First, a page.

If you’ve implemented a VoIP network into your business process, you might have run into an issue or two when you were getting it up and running. VoIP sure beats the old landline, but it’s certainly frustrating when problems occur.
However, if you experience a lot of problems or they are too frequent, you may need to take some of these steps to minimize the issues.
Check your settings
Though this is not as prevalent on VoIP phones when compared to computer-based solutions, there may be a setting specifically for using a headset. This setting might be trying to cancel background noise or is otherwise modifying your voice and affecting the quality of your VoIP calls.
Using a VoIP program on your computer is more often affected by this, but, luckily, it’s also more easily fixed on the machine. Usually, you just install the program and it works well from the get-go. However, if you’re having problems, you may have to tweak your configuration for a better result. You can walk through a mic setup process or adjust quality settings until your calls sound much better.
Try a new headset
If you use a headset with your VoIP setup, it could also be the cause of your problems. When you have trouble hearing the person on the other end or they have trouble hearing you, it could simply be low-quality parts in your headset throttling down the call quality.
Even if you do not want to invest in the top-shelf model, it makes sense to research the options. A good-quality microphone can make you sound crystal clear, and noise-blocking earphones are definitely a handy feature in an office setting. Luckily, there’s a wide selection of budget-friendly models that will get the job done without breaking the bank.
Related: The 8 best VoIP headsets of 2019
Check your bandwidth
During a call, your voice is converted into data that is broken down into packets to send over the network. Sometimes, even with a solid connection to the network, your packets just aren’t getting through efficiently. This is especially prevalent in a busy office environment, as most SMBs use the same network for data and voice.
This isn’t always as easy to fix, as there could be several problems that need different solutions. But the good thing is that a few of the most common solutions are right here.
Plug it in
Consider the quality of Wi-Fi connections themselves – they are generally pretty effective but, for the most part, slower and less reliable than wired connections. Voice calls are pretty high-volume traffic, so if you’re using a Wi-Fi connection for your VoIP phone or computer, you run the risk of dropping packets. This can lead to some stuttering or even dropping a call altogether.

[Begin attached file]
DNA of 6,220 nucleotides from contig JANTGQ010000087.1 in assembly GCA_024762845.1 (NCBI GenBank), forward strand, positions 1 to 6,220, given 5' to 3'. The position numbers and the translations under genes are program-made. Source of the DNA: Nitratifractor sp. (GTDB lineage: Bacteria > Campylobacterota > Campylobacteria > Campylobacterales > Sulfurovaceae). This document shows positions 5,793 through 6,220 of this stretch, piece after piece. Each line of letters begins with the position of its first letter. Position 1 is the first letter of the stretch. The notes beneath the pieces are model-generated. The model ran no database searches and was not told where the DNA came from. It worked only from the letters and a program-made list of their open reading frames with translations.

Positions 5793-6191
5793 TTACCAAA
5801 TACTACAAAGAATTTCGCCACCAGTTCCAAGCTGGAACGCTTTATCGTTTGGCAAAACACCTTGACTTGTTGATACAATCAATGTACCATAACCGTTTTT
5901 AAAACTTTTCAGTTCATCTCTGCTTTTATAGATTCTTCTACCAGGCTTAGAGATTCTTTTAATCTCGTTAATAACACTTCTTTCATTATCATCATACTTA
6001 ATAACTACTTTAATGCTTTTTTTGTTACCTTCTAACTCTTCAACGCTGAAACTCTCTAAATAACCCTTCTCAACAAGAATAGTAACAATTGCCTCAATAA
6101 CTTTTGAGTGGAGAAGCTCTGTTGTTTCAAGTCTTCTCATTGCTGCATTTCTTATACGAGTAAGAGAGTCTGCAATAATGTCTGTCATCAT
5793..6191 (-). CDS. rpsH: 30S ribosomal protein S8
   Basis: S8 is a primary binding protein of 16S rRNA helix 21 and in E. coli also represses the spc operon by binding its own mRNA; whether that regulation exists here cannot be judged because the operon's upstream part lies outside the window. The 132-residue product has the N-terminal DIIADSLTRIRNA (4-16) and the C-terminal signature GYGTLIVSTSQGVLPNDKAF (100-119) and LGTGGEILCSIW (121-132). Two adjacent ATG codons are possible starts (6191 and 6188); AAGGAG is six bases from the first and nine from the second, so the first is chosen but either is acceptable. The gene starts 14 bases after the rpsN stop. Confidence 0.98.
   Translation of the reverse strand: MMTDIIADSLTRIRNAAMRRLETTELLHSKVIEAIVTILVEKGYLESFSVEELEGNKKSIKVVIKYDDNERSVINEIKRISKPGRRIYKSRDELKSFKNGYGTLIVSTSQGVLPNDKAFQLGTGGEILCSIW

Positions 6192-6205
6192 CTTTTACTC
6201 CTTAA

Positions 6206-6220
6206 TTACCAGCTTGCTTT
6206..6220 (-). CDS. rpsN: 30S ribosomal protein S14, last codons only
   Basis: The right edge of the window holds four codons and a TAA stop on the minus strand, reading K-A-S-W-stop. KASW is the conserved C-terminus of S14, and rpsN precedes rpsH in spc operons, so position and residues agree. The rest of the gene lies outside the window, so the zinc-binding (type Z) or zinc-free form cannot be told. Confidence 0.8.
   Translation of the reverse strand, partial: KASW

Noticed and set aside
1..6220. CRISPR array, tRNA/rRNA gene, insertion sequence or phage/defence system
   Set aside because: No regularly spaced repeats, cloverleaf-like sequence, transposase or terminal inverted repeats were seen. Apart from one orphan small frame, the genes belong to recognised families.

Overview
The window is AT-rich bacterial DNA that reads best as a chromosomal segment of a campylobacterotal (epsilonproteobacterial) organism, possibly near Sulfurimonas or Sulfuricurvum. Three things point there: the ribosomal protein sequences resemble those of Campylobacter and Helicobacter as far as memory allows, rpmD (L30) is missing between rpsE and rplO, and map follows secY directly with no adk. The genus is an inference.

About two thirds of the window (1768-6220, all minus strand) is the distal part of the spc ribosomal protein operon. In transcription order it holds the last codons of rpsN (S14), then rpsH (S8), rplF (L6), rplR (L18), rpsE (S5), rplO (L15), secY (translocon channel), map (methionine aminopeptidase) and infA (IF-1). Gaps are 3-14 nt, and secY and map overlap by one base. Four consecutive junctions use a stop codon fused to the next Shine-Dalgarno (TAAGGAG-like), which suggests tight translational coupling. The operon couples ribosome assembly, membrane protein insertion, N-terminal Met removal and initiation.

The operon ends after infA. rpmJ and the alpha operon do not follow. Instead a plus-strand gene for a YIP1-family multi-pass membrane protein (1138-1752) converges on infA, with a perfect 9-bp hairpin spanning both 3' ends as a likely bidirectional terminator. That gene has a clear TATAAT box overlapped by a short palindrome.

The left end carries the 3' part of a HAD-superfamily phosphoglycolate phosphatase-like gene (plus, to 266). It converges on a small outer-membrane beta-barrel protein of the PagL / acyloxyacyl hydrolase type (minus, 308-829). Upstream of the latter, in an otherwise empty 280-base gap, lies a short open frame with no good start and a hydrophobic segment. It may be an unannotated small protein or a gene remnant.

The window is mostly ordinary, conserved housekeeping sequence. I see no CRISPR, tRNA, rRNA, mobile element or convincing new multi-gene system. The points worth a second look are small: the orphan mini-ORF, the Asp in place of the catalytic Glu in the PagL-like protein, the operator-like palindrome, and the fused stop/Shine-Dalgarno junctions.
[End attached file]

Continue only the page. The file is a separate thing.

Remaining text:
Simply plugging your computer into the network via an Ethernet cable can help prevent problems with losing voice data packets.
Adjust the network configuration
Your infrastructure itself could be fine with the amount of IP traffic coming through, but maybe it’s configured inefficiently. Then you need your IT department to do a network assessment and reconfiguration to identify and fix the problem.
In this situation, the solution could range from a quick and easy fix to a larger undertaking, depending on the type and complexity of your network setup.
Replace outdated hardware
The problem could be that your router is simply outdated or doesn’t have the capacity to handle the volume of the network. This is likely if you recently upgraded to a VoIP system for your office phones and started immediately noticing problems.
Specialized VoIP routers are a quick fix and typically inexpensive as well.
These routers prioritize VoIP network traffic over the rest. This way it won’t slow down or drop as it travels through network bottlenecks. You might notice more latency with other tasks, but VoIP conversations will be crystal clear.
“Jitter” can greatly distort the sound of voices on a VoIP call. Packets in transit become delayed or sometimes mixed up, so you receive them in a different order than intended or with big gaps in between. This results in garbled audio if the device plays them out of order or stuttering audio if it receives late packets.
Jitter buffers look for VoIP packets on your network and make sure they are correctly ordered and spaced before sending them on. This might result in slightly more latency but will greatly reduce the audio problems associated with jitter.
You can also change the QoS settings on your router to get the same effect without the latency problems. But this solution requires more tech savvy compared to adding jitter buffers to the network.
Related reading: What is network jitter and how can you prevent it?
These are a lot of the most common fixes for problems that you may face with your VoIP calls, but it is by no means an exhaustive list. After all, technology does act in strange ways with alarming frequency – typically when it’s most important for things to run smoothly.
If you want to save yourself the trouble of troubleshooting your VoIP call problems, don’t hesitate to ask for an expert opinion on what to try next.